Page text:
In a world where “fact-checking” has somehow become a subset of “journalism” rather than, you know, the whole point, I can certainly see the need for something like PolitiFact to exist. That’s why it would be nice if the folks who run PolitiFact didn’t keep making good arguments as to why there’s simply no point to having them around. This time, PolitiFact took on Florida State Rep. Charles Van Zant’s declaration that Common Core will “attract every one of your children to become as homosexual as they possibly can,” which seems self-evidently false but OK, PolitiFact needs content, fine. They correctly awarded Van Zant
no points, and may God have mercy on his soul their coveted “Pants on Fire” rating for his mouth-spew (which, by the way, he won’t repudiate, and good for him not letting “public ridicule” or “looking like a complete buffoon” sway his asinine convictions, you know?), but <Upworthy>The Reason They Did It May Surprise You</Upworthy>:
A firm hired to do Common Core testing in Florida will “attract every one of your children to become as homosexual as they possibly can,” Van Zant said.
The firm hired to do testing, AIR, separately provides information to entities that request it to help them assist LGBT students. Currently, the federal government accesses AIR’s information but the organization doesn’t have such a contract with the state of Florida or any Florida districts.
We found no evidence that when AIR administers tests in Florida that the testing process will involve recruiting students to become gay.
Van Zant takes a somewhat limited connection between the testing company and gay and lesbian issues and then blows it up into a wild claim that lacks evidence.
We rate this Pants on Fire.
So this Van Zant person, who by all rights should be spending his days shouting at passersby on a busy street corner, claims that Common Core standards as employed by the testing firm AIR will turn Florida kids gay, and PolitiFact checks…whether or not Florida is buying AIR’s special gay-recruitment material? Does anybody want to suggest another part of Van Zant’s mental breakdown that PolitiFact might have checked? Yes, ThinkProgress, you had your hand up:
This analysis seems to imply that if Florida were utilizing AIR’s LGBT youth resources, there might be some truth to the premise of Van Zant’s claim. However, there has never been any evidence collected to support the claim that there is any way to manipulate or change a person’s sexual orientation. Conservatives have claimed for decades that exposing young people to teachers who are gay, or even just to information about homosexuality, would make them more likely to be gay themselves. In 1978, activist Harvey Milk campaigned against California’s proposed Briggs Initiative, which would have banned gay and gay-supportive teachers from the classroom, by joking, “If teachers are going to affect you as role models, there’d be a lot of nuns running around the streets today.”
Yes, well done! Instead of ignoring and thereby conceding Van Zant’s absurd and deeply harmful First Principle, that children actually can be “recruited” into homosexuality, and simply focusing on the nuts and bolts of his claim (what kinds of materials is Florida buying from AIR?), PolitiFact could have reached the same conclusion much more easily and in a way that would have been a lot more meaningful by simply pointing out that it’s impossible to turn someone gay.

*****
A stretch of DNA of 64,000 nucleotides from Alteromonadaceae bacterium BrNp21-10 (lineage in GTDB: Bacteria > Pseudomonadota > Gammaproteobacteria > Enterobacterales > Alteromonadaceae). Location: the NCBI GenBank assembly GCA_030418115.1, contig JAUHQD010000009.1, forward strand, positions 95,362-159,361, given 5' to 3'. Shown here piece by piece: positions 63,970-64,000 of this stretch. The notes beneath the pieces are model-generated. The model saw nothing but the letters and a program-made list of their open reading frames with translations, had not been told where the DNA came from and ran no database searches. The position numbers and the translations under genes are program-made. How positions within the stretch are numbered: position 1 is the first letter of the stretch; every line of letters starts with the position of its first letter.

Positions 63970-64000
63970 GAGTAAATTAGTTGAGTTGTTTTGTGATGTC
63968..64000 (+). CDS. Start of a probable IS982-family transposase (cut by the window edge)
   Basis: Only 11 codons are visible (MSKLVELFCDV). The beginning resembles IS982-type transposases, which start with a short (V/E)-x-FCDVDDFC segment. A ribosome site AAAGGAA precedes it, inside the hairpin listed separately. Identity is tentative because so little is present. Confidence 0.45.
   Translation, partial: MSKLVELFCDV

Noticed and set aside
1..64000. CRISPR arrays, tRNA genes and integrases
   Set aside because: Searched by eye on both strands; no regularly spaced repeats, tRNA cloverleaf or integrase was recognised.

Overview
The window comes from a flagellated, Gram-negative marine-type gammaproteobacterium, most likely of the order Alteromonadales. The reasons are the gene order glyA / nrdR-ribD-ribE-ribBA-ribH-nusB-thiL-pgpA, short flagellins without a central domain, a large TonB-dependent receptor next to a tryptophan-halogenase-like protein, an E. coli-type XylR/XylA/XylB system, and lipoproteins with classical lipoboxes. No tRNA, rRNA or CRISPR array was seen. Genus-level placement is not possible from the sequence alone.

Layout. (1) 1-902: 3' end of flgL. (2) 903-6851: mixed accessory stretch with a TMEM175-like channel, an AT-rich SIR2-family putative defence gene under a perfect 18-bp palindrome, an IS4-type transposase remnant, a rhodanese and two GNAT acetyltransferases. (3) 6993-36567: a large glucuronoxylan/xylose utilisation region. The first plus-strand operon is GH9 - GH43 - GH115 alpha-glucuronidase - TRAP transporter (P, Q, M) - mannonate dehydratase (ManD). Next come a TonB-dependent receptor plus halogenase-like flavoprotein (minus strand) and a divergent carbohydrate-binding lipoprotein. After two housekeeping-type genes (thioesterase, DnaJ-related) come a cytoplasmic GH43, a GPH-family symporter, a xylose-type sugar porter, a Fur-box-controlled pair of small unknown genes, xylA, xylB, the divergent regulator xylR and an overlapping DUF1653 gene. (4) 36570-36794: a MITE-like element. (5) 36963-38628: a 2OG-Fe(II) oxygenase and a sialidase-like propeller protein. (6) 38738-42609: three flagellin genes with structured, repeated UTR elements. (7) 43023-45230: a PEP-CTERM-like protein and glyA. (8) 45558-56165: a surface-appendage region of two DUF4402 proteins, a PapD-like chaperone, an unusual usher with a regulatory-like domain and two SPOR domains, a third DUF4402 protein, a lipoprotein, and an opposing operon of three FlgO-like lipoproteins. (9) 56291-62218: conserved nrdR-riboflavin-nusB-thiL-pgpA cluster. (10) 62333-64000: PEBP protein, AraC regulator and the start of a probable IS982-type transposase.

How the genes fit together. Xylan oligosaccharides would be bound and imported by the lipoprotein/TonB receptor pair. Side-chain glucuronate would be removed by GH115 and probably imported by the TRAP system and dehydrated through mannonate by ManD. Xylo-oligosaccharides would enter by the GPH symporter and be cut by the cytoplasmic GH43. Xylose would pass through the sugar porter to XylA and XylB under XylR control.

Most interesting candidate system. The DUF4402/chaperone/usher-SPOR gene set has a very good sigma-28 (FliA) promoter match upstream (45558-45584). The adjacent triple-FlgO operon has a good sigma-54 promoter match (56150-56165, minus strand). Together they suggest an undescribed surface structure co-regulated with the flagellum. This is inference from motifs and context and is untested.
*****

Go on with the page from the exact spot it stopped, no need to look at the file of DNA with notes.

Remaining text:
In the interest of airing both sides of the story, let me include PolitiFact editor Angie Drobnic Holans tweeted response to the ThinkProgress piece:
@thinkprogress Our report NEVER said children could be recruited. You are misrepresenting our work.
— Angie Drobnic Holan (@AngieHolan) May 21, 2014
Which, yes, the fact that PolitiFact’s report NEVER said anything at all about the claim that children can be recruited into homosexuality is kind of the point. But Ms. Holan’s strange and inadequate defense is noted.
The last time I wrote about PolitiFact, I noted their tendency to approach claims in ways that both produce poorer results and make more work for the PolitiFact people. They could’ve handled Van Zant in one paragraph: “No, children can’t be turned gay, <insert any of a vast array of studies here>, and Charles Van Zant is an idiot whose pants should literally be set on fire right now.” But instead they take the long walk through AIR’s materials and Florida’s curriculum in order to arrive at the same conclusion, but while having ignored the much bigger problem with what Van Zant said.
UPDATE: The PolitiFact story now includes this passage:
We should note that our previous fact-checking shows people can’t be recruited to a particular sexual orientation. In 2011, GOP presidential candidate Tim Pawlenty said scientists are “in dispute” about whether being gay is a choice, and we rated that claim False. (Editor’s note: We added this point after our initial publication to address reader concerns.)
Here, we’ll explore Van Zant’s specific claim that a testing company was making the attempt.
This is nice, although I will note that it’s still pretty troubling that it took “reader concerns” to make PolitiFact add something as simple as a link to their own past writing on the subject. Why not just do that in the initial piece?